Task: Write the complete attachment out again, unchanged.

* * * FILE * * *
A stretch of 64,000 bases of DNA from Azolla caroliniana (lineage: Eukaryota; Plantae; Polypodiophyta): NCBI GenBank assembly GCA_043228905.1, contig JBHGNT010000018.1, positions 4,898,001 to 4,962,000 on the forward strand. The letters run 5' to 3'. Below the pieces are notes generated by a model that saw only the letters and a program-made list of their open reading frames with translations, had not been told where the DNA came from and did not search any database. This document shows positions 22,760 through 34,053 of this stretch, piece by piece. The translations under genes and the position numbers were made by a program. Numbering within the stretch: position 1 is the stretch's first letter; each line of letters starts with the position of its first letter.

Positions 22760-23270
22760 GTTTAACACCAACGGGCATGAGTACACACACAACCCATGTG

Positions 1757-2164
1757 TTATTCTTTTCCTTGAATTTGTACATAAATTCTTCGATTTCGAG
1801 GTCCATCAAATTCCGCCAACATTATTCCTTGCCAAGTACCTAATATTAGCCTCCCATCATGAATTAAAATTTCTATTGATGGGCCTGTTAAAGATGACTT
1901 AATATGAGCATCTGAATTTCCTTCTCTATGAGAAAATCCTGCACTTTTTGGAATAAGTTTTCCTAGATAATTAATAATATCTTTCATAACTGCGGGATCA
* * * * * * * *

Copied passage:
A stretch of 64,000 bases of DNA from Azolla caroliniana (lineage: Eukaryota; Plantae; Polypodiophyta): NCBI GenBank assembly GCA_043228905.1, contig JBHGNT010000018.1, positions 4,898,001 to 4,962,000 on the forward strand. The letters run 5' to 3'. Below the pieces are notes generated by a model that saw only the letters and a program-made list of their open reading frames with translations, had not been told where the DNA came from and did not search any database. This document shows positions 22,760 through 34,053 of this stretch, piece by piece. The translations under genes and the position numbers were made by a program. Numbering within the stretch: position 1 is the stretch's first letter; each line of letters starts with the position of its first letter.

Positions 22760-23270
22760 GTTTAACACCAACGGGCATGAGTACACACACAACCCATGTG

Positions 1757-2164
1757 TTATTCTTTTCCTTGAATTTGTACATAAATTCTTCGATTTCGAG
1801 GTCCATCAAATTCCGCCAACATTATTCCTTGCCAAGTACCTAATATTAGCCTCCCATCATGAATTAAAATTTCTATTGATGGGCCTGTTAAAGATGACTT
1901 AATATGAGCATCTGAATTTCCTTCTCTATGAGAAAATCCTGCACTTTTTGGAATAAGTTTTCCTAGATAATTAATAATATCTTTCATAACTGCGGGATCA